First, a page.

of herbs, produce, and flowers. Hughes-Oelrich took second. Students Jesse Watford and Martha Marmolejo, both anthropology majors, took students on tours of the garden. The students who gave tours were from Professor Ellen Turkel’s health and weight training classes. Turkel said she brought them for a fact-finding game, to take a tour and to learn the awareness of better eating. Watford said the fact-finding game involved talking about the “emerg-
ing concept in America of the urban farm.” Michelle Jackson, a fine arts major, said she brought salsa and
See FESTIVAL, page 7
Searching for the perfect farmers’ market By BROOKE LINTAG City Times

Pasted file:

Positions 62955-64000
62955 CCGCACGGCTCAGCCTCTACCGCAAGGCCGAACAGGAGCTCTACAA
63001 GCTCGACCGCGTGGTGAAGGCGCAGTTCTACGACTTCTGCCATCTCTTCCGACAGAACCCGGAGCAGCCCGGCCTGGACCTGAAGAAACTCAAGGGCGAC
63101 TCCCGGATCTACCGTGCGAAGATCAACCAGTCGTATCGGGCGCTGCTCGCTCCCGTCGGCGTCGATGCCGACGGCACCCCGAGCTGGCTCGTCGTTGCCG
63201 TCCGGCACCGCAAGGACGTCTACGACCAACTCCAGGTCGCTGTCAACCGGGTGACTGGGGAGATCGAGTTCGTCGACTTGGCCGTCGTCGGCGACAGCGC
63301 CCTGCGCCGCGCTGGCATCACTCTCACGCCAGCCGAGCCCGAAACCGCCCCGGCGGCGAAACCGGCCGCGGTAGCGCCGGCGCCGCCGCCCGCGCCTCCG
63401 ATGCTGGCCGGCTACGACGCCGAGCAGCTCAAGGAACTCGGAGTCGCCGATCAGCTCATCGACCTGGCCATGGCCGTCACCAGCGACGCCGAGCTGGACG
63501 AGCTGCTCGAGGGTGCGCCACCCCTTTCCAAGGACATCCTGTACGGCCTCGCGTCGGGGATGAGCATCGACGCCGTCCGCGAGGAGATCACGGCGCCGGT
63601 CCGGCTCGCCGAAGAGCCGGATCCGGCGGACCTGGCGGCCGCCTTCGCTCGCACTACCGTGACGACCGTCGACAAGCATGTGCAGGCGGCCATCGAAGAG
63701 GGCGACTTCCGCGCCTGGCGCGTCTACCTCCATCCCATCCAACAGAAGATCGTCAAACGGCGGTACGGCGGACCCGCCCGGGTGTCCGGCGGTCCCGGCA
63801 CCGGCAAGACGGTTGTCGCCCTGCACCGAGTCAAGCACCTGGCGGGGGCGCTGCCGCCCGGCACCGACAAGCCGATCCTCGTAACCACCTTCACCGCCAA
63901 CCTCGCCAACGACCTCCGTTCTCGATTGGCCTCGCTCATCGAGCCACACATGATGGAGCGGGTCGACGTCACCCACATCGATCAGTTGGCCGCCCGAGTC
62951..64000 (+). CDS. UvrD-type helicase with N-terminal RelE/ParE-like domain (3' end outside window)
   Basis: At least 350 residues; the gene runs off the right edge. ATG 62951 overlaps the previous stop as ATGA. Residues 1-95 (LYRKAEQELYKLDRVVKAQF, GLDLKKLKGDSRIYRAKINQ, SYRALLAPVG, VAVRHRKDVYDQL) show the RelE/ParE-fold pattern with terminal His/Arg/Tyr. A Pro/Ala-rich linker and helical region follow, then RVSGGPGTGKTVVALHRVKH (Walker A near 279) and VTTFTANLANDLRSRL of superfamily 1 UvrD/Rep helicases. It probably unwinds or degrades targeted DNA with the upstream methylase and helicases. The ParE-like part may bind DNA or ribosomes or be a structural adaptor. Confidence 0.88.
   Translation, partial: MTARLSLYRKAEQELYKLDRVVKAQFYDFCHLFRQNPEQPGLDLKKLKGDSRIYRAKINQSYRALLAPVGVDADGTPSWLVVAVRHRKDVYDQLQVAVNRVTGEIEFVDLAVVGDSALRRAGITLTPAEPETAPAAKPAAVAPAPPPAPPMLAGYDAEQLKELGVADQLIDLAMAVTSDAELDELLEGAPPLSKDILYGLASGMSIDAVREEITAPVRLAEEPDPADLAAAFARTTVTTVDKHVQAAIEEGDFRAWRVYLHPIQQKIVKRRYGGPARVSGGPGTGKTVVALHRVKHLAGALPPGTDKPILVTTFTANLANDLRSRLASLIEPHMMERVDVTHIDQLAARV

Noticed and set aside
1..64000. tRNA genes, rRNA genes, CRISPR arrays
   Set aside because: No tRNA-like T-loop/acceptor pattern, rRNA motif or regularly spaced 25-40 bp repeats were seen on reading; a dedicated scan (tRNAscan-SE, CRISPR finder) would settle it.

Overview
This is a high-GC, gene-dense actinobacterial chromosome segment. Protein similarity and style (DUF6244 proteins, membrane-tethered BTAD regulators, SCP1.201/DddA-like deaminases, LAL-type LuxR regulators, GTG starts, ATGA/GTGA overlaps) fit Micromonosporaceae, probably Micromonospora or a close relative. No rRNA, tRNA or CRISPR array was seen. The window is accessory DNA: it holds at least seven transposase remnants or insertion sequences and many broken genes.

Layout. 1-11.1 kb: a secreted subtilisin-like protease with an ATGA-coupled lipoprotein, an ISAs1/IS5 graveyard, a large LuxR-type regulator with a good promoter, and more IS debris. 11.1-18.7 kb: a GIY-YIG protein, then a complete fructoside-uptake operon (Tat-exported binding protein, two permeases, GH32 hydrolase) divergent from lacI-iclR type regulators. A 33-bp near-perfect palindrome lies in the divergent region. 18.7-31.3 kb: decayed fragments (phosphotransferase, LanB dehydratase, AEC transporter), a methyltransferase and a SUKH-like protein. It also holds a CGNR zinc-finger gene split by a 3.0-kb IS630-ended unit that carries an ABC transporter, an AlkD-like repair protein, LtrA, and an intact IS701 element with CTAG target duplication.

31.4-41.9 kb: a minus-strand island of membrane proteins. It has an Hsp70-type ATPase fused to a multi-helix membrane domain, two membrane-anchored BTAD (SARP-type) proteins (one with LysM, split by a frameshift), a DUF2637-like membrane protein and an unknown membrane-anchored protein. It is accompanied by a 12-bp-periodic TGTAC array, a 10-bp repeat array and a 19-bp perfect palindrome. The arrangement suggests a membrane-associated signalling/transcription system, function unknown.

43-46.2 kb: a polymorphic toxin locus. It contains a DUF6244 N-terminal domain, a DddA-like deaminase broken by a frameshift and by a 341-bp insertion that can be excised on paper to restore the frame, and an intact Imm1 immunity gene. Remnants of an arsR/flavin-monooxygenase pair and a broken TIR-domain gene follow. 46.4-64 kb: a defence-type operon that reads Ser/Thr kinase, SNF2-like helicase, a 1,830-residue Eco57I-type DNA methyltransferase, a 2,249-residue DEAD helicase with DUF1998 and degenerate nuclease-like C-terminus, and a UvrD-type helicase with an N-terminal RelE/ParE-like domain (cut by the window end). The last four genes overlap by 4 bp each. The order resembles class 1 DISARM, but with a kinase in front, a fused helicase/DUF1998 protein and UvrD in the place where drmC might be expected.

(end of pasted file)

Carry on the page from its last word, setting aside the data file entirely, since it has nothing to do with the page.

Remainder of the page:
Charlie Brown does not have to look any further for the perfect pumpkin. That and anything else that he prefers hand made or locally grown. Any of the San Diego County Certified Farmers’ Markets, open Tuesday through Thursday, hosts a number of vendors selling an array of produce and products. The majority of sellers at the markets boast that they provide a much more desirable alternative to big name supermarkets. “We all sell (fruit) that are organic, healthy and fresh,” Rosendo Godina, a produce vendor, said. “It’s the best fruit they can buy.” In order to sell products at a farmers’ market one must be certified, showing that the products are sold by the grower, grown in the state as well as having met the state’s quality standards. Before the start of every market the vendors are also double checked by proper officials. There are a large number of farmers’ markets being held Tuesday through Thursday and each at varying times to accommodate those with almost any schedule. Not only that, but the farmers markets are held within the communities, so that there is no need of having to drive anywhere farther than 15 minutes away from your home. Many customers bike or walk to their local farmers’ market. In fact, plenty of them are regular customers that frequent a few vendors. Many of them know one another by name and speak to one another with familiarity. “Lots of tourists come around,” France Manning, a vendor for Polito Farms, said. “Lots of regular customers come too. I just love when people stick around and browse though.” The Coronado market, open